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Primary school inspired to take action on climate change.

Year 6 pupils at St Barnabas and St Phillips CoE Primary School in London were inspired to make their own video message about the future of our planet. Year 6 teacher Charlie Spencer tell us more about what they’ve been up to:

"During the Autumn term, Year 6 studied climate change in their humanities lessons. At the very beginning of the first lesson, they were shown WWF's Fight For Your World advert, which immediately got them sitting up and feeling inspired. We then used the Shaping Our Future resource to help the class understand what climate change is - they had all heard of it and seen it mentioned in the news but had very little knowledge about it. The class were soon able to recognise the impact humans have on the climate and the challenges our world faces as a consequence.

Just before the half term, we watched together David Attenborough: A Life On Our Planet which left us all devasted by the changes our planet is going through but determined to do something. It was at this point that we did not want our learning confined to the four walls of our classroom but rather for us to do something that could reach others. As a class, we decided that we should make a video that would help educate others and hopefully encourage people to take action. We listened to Benjamin Zephaniah perform his poem Future Visions and knew that we wanted our message to be the same: the future can be beautiful."

"We had a Zoom call with Swenja Surminski, Head of Adaptation Research at Grantham Research Institute on Climate Change and the Environment, so we could ask her questions to deepen our understanding. A few weeks later, Swenja got back in touch to say that at a speech she went on to deliver to business managers and politicians, she referred to the chat she had had with us and asked them if they could look an eleven-year-old in the eyes and honestly say that they are doing all they can to solve climate change? She said it was an important job that we were doing, reminding adults to do more. This motivated us even more to carry on and make the best video we possibly could. Before Christmas, we were able to show our school community the finished video we made.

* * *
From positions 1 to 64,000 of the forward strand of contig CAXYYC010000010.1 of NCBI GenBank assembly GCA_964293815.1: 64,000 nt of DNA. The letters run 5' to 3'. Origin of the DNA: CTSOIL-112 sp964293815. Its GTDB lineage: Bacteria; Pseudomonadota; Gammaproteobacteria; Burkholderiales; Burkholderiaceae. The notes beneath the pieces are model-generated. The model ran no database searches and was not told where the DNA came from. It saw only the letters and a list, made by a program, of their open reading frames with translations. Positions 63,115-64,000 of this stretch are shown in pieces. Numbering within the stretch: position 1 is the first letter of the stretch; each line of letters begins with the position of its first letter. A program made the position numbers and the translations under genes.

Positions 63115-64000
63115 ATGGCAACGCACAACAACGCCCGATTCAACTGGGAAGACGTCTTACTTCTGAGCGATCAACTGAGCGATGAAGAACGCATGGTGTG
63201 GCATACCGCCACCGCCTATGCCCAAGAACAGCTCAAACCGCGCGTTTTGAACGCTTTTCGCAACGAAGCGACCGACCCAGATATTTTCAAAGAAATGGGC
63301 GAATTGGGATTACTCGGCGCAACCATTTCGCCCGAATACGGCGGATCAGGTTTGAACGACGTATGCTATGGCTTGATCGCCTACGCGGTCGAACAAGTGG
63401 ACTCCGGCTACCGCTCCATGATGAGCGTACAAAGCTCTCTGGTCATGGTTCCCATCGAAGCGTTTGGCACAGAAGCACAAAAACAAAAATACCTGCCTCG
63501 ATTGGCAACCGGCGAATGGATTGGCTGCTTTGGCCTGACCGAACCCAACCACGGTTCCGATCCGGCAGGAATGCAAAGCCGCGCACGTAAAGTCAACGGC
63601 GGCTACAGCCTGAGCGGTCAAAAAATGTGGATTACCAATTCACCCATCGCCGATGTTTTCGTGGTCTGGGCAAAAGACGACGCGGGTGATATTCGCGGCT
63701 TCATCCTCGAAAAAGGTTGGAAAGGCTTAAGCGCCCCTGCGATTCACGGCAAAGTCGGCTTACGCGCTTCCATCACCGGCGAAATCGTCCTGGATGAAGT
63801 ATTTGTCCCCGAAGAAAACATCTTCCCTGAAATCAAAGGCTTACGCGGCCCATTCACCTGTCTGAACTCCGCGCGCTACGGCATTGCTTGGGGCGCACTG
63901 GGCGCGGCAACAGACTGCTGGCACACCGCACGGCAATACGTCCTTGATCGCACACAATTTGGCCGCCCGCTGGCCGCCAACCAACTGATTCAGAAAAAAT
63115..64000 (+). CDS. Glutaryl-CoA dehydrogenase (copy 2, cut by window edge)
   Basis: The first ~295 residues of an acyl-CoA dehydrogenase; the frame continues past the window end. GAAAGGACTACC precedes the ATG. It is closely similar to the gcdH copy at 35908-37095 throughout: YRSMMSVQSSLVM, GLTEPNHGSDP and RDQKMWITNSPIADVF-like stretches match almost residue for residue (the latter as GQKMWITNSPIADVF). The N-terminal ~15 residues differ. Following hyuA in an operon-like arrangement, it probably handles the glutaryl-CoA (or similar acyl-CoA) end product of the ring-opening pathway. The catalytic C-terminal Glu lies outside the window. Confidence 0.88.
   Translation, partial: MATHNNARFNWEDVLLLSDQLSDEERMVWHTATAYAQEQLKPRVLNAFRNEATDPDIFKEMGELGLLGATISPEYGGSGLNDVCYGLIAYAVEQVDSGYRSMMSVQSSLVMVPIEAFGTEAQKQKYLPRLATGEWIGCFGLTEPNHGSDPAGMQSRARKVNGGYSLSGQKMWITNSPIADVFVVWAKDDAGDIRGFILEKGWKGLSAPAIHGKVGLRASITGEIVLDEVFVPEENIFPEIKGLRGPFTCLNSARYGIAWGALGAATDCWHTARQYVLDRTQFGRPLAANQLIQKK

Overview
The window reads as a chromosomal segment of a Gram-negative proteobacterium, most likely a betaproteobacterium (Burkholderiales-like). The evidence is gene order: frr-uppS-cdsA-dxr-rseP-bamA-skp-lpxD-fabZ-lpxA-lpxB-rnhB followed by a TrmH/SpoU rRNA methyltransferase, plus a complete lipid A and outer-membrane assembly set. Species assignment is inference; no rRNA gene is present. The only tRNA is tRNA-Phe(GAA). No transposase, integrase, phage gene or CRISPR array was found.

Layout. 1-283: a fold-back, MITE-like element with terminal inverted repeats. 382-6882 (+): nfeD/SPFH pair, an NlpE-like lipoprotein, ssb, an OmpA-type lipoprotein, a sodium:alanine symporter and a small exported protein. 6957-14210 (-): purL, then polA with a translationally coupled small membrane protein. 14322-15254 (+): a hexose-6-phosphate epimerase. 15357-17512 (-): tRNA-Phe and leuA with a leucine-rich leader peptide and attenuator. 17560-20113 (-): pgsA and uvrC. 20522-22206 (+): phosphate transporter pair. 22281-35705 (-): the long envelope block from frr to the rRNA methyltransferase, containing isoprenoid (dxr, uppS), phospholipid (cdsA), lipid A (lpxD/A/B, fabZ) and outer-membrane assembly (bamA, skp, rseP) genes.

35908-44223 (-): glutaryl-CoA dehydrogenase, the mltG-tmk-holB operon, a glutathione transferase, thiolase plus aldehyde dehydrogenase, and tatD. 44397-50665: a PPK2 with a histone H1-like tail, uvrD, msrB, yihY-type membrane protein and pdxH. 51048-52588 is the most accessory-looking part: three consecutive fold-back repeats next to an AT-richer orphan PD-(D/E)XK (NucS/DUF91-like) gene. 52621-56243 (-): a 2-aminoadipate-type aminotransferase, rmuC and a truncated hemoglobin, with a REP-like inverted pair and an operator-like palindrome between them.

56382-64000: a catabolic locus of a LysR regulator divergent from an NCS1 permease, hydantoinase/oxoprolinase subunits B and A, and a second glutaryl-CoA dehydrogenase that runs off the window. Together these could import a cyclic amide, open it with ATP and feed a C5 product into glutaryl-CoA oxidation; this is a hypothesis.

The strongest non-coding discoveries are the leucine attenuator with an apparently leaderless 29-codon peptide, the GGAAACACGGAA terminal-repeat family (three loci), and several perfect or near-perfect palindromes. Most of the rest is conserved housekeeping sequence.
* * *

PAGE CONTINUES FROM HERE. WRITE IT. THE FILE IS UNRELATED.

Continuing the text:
Two students, Marina and Julia, produced leaflets and handed them out in their local area. Marina said, "Learning about climate change was heart-breaking but a brilliant unit which has taught me so much."

I can see how proud each child is in having played their part in this project. I truly believe that the learning Year 6 have done this term will stay with them and already they are starting to take action. As a teacher, I would like to thank WWF for all the resources they provide because they break down a very challenging topic so it can be fully understood by the students and leave them inspired."

Thank you to Charlie and Year 6 at St Barnabas and St Phillips CoE Primary School for sharing their brilliant work with us!

We would love to hear more of your school stories based around important environmental topics such as climate change, plastic pollution, deforestation and endangered wildlife. You can share your stories with us by emailing education@wwf.org.uk or by joining our Facebook community group facebook.com/groups/learntolovenature.

Resources

Twinkl have also developed some fantastic Key Stage 2 / Second Level teaching resources based on David Attenborough: A Life on Our Planet. The resources are free to download and focus on four key environmental concerns covered in the documentary: eliminating waste, reviving our oceans, using less space, and going carbon neutral.

Hold your own screening

Did you know that you can hold your own screening of David Attenborough: A Life On Our Planet in your school? Let us know if you hold a screening by registering on our website and uploading your ‘steps for change’ manifesto to show other schools the commitments you’re making to restore nature. By doing so, you’ll also receive a David Attenborough: A Life on Our Planet certificate for your school!

As the documentary covers some difficult themes, such as animal trade, habitat destruction and future climate projections, we recommend that teachers watch the film first to assess for suitability. We suggest only showing to students aged 9 and above.

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